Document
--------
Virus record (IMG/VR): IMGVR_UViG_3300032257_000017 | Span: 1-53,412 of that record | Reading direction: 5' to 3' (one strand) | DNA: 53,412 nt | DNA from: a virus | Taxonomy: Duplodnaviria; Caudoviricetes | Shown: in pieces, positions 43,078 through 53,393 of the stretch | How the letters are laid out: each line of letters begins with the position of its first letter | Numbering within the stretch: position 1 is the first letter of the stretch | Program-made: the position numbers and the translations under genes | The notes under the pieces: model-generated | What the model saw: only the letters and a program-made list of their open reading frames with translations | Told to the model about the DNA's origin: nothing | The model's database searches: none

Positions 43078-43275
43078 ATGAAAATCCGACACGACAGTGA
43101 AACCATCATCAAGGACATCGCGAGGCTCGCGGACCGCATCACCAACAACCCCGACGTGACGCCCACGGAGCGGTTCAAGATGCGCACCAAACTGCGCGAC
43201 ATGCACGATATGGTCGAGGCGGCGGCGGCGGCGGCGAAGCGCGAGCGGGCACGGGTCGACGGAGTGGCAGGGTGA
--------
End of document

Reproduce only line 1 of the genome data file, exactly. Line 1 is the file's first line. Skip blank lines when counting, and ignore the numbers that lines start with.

Virus record (IMG/VR): IMGVR_UViG_3300032257_000017 | Span: 1-53,412 of that record | Reading direction: 5' to 3' (one strand) | DNA: 53,412 nt | DNA from: a virus | Taxonomy: Duplodnaviria; Caudoviricetes | Shown: in pieces, positions 43,078 through 53,393 of the stretch | How the letters are laid out: each line of letters begins with the position of its first letter | Numbering within the stretch: position 1 is the first letter of the stretch | Program-made: the position numbers and the translations under genes | The notes under the pieces: model-generated | What the model saw: only the letters and a program-made list of their open reading frames with translations | Told to the model about the DNA's origin: nothing | The model's database searches: none